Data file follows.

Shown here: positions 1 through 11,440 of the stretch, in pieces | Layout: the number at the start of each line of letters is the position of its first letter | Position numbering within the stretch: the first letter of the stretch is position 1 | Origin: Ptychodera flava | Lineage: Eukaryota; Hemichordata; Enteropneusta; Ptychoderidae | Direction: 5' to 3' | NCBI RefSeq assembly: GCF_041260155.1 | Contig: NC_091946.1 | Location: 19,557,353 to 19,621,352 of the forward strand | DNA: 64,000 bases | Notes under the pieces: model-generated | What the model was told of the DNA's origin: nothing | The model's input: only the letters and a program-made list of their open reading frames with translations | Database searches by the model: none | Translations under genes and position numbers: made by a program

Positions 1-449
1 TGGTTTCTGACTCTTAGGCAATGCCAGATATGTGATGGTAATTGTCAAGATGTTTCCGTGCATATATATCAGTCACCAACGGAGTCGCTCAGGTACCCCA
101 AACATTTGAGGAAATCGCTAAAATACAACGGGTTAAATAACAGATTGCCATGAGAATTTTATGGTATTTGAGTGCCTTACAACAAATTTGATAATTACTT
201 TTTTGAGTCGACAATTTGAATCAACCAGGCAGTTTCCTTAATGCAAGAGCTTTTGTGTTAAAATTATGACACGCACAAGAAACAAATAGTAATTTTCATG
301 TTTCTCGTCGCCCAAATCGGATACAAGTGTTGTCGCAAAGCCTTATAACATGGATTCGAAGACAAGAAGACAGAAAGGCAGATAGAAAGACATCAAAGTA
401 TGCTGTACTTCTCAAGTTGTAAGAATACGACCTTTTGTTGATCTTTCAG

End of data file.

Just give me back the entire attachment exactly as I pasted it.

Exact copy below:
Shown here: positions 1 through 11,440 of the stretch, in pieces | Layout: the number at the start of each line of letters is the position of its first letter | Position numbering within the stretch: the first letter of the stretch is position 1 | Origin: Ptychodera flava | Lineage: Eukaryota; Hemichordata; Enteropneusta; Ptychoderidae | Direction: 5' to 3' | NCBI RefSeq assembly: GCF_041260155.1 | Contig: NC_091946.1 | Location: 19,557,353 to 19,621,352 of the forward strand | DNA: 64,000 bases | Notes under the pieces: model-generated | What the model was told of the DNA's origin: nothing | The model's input: only the letters and a program-made list of their open reading frames with translations | Database searches by the model: none | Translations under genes and position numbers: made by a program

Positions 1-449
1 TGGTTTCTGACTCTTAGGCAATGCCAGATATGTGATGGTAATTGTCAAGATGTTTCCGTGCATATATATCAGTCACCAACGGAGTCGCTCAGGTACCCCA
101 AACATTTGAGGAAATCGCTAAAATACAACGGGTTAAATAACAGATTGCCATGAGAATTTTATGGTATTTGAGTGCCTTACAACAAATTTGATAATTACTT
201 TTTTGAGTCGACAATTTGAATCAACCAGGCAGTTTCCTTAATGCAAGAGCTTTTGTGTTAAAATTATGACACGCACAAGAAACAAATAGTAATTTTCATG
301 TTTCTCGTCGCCCAAATCGGATACAAGTGTTGTCGCAAAGCCTTATAACATGGATTCGAAGACAAGAAGACAGAAAGGCAGATAGAAAGACATCAAAGTA
401 TGCTGTACTTCTCAAGTTGTAAGAATACGACCTTTTGTTGATCTTTCAG